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Argument: Changing a policy



 
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Argument: Changing a policy #1 (permalink) Mon Feb 06, 2017 20:03 pm   Argument: Changing a policy
 

Hi there,
I know it is not the best essay I could have written. I just need to make sure on which I have to focus next couple of days before taking a test. could you please provide me with feedback? I need to know what areas of my writing I should improve.

While the Department of Education in the state of Attra recommends that high school students be assigned homework every day, the data from a recent statewide survey of high school math and science teachers give us reason to question the usefulness of daily homework. In the district of Sanlee, 86 percent of the teachers reported assigning homework three to five times a week, whereas in the district of Marlee, less than 25 percent of the teachers reported assigning homework three to five times a week. Yet the students in Marlee earn better grades overall and are less likely to be required to repeat a year of school than are the students in Sanlee. Therefore, all teachers in our high schools should assign homework no more than twice a week.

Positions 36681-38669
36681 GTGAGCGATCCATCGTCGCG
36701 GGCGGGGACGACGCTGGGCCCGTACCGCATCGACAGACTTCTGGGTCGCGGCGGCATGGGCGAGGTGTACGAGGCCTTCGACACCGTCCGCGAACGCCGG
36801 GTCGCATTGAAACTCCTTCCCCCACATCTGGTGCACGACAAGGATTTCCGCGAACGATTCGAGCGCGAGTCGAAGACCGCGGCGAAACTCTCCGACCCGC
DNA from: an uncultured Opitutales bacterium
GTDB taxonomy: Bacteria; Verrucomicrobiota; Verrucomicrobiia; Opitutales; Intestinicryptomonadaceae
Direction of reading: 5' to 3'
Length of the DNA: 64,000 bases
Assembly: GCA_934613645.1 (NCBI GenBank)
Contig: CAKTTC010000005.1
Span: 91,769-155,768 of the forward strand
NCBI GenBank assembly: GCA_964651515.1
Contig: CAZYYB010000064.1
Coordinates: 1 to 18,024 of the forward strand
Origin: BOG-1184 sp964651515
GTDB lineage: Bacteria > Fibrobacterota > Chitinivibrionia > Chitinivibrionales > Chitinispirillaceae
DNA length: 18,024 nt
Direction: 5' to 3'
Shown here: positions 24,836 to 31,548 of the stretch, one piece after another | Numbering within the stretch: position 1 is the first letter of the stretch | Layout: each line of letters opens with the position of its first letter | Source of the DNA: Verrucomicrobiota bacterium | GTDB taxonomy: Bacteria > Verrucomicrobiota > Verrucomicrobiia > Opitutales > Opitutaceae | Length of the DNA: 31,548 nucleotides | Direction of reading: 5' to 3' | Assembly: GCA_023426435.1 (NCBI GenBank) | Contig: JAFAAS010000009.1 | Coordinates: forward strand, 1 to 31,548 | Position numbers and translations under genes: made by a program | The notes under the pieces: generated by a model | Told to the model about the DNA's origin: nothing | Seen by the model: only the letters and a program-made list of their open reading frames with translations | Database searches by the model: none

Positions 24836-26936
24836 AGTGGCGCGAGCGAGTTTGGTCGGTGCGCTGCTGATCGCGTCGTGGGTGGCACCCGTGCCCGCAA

Write a response in which you examine the stated and/or unstated assumptions of the argument. Be sure to explain how the argument depends on these assumptions and what the implications are for the argument if the assumptions prove unwarranted.

Based on the results of a nationwide survey conducted in high schools specialized in math and sciences, the author makes a hasty generalization stating that all high schools across the country should adopt a new policy on homework assignments for pupils. It is suggested that educators should cut the number of assignments up to 2 times a week. He assumes that the survey results can be generalized for the entire population, while also not naming the origins of the survey. This argument has some obvious and apparent flaws that have to be scrutinized.